Michael Gove has been promoted to Chancellor of the Duchy of Lancaster and Theresa Villiers has been appointed as Defra Secretary in Boris Johnson’s Cabinet reshuffle.
She said: “I feel honoured to have been asked by the Prime Minister to take on the role of Secretary of State for Defra.
“The issues this department deals with are incredibly important and I have championed a number of them, including air quality and animal welfare.
“In the coming weeks I look forward to meeting key stakeholders in the food, farming, fishing and environmental sectors.
“By working together we can deliver the Government’s historic commitment to leave the environment in a better state than we found it and to seize the opportunities offered by Brexit.”
Ms Villiers, MP for Chipping Barnet, has previously held the role of Northern Ireland Secretary.
During the referendum, Mrs Villiers supported the Brexit campaign and has consistently voted against Theresa May’s withdrawal agreement.
Mrs Villiers voting record shows she has generally been supportive of culling badgers to tackle bovine Tb.
She has also generally been against increasing regulation on fracking, although she did vote for greater restrictions in areas such as National Parks, areas of outstanding natural beauty and World Heritage sites.
Last year she led a call to end live animal exports, with a petition attracting 1.3 million signatures.
The National Sheep Association (NSA) has continually warned against outlawing the practice, which helps lift prices across the industry and is vital for Irish cross-border trade.
Former Defra Secretary Liz Truss (2014-2016) has been made International Trade Secretary and replaces Liam Fox.
Another Brexiteer, Alister Jack, takes over from David Mundell as the new Scottish Secretary. He was credited with helping persuade Mr Johnson to return the £160million owed to Scottish farmers in convergence payments.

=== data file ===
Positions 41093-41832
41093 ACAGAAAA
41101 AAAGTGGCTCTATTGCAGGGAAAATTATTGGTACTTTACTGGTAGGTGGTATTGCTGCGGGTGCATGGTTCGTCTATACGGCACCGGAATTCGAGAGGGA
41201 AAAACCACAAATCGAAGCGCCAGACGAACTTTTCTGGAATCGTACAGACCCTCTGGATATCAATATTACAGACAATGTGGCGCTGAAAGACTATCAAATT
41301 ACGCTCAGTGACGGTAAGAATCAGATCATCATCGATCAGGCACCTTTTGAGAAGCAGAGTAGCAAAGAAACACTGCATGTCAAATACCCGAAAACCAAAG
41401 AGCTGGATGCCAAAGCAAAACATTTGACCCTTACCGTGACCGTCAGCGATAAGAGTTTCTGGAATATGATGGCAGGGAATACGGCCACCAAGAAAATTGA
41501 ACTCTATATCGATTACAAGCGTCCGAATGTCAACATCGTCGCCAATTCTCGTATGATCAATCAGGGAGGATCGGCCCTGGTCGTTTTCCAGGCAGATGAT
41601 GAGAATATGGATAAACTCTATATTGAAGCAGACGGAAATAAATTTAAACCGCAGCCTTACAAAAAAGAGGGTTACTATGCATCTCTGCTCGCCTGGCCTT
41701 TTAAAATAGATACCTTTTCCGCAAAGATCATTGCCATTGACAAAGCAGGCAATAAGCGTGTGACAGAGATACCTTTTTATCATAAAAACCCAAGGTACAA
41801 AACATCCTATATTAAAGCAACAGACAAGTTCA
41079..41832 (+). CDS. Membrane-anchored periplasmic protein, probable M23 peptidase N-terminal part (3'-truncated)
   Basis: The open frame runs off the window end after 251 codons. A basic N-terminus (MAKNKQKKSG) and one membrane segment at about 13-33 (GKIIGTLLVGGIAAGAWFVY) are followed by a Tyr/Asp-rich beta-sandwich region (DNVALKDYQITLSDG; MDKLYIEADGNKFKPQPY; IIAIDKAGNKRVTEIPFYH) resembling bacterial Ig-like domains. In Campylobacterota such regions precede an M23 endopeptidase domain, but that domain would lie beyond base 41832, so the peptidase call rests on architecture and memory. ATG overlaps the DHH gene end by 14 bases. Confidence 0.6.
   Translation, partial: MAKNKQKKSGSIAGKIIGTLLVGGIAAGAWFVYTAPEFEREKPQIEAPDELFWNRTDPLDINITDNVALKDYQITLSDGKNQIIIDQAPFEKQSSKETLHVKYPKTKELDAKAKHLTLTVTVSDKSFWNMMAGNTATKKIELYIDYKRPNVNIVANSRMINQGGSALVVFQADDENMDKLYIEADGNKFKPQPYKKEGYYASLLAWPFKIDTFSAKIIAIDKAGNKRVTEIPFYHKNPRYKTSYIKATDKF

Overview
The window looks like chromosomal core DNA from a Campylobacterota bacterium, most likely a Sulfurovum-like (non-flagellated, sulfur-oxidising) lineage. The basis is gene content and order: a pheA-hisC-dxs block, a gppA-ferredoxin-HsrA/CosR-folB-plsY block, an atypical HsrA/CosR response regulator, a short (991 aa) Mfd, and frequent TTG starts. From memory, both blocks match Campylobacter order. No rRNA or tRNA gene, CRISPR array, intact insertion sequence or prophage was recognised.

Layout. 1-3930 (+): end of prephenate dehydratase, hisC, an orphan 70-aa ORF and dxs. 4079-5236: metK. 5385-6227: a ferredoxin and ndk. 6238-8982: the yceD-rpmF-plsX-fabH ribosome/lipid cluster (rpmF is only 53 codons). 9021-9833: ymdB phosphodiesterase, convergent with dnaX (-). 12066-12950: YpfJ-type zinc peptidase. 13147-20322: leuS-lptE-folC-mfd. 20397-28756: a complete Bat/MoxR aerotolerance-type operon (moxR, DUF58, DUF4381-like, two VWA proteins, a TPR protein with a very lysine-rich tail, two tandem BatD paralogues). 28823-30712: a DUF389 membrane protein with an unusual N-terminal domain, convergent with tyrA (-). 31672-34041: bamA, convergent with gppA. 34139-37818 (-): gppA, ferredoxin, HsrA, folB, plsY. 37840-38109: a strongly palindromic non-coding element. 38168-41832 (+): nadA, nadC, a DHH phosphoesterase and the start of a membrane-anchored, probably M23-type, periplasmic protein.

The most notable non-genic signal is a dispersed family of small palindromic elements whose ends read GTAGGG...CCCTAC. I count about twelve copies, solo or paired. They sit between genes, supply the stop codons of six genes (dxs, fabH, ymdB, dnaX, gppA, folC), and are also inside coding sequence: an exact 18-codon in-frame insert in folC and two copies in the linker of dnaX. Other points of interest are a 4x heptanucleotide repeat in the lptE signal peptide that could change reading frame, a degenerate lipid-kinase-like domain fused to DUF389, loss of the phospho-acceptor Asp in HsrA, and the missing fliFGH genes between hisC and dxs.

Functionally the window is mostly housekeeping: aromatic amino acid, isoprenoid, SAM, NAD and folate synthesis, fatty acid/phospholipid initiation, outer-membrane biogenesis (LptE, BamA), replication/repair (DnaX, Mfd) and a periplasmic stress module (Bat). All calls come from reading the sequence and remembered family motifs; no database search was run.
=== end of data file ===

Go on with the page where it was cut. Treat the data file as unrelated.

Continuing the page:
It follows Boris Johnson’s appointment (July 24) as Britain’s new Prime Minister.
Mr Johnson started his premiership with a speech outside Number 10, making a commitment to leave the EU ‘no ifs, no buts’ on October 31 with a new deal or better deal.
But he also spoke about accelerating preparation if the UK was ‘forced’ to leave with no deal, including making sure the ‘amazing food and farming sector’ was ready and waiting to continue selling ever more food in the UK and across the world.
He also said he wanted to help the bioscience industry develop blight resistant crops to feed the world and highlighted the importance of the welfare of animals which has ‘always been so close to the hearts of the British people’.
Mr Gove attended the Royal Welsh Show at Builth Wells on Monday, telling farmers and journalists that he was confident the UK would exit the EU with a deal in place.
Asked about support funding post 2022, which is a concern for Welsh Rural Affairs Minister Lesley Griffiths, he said: "It is inconceivable that the devolved nations would receive less money for farming from the UK Government post Brexit."
Asked about the ’catastrophic’ farming union fears being bandied around over a no-deal Brexit he said: "Do UK farmers worry that the UK Government does not understand the consequences of a no deal or hard Brexit?"
Mr Gove was appointed to Defra in June 2017 and was seen as a big hitter governing the food, farming and environment brief.
He ran against Mr Johnson in the recent race for Number 10, but crashed out in the fifth round.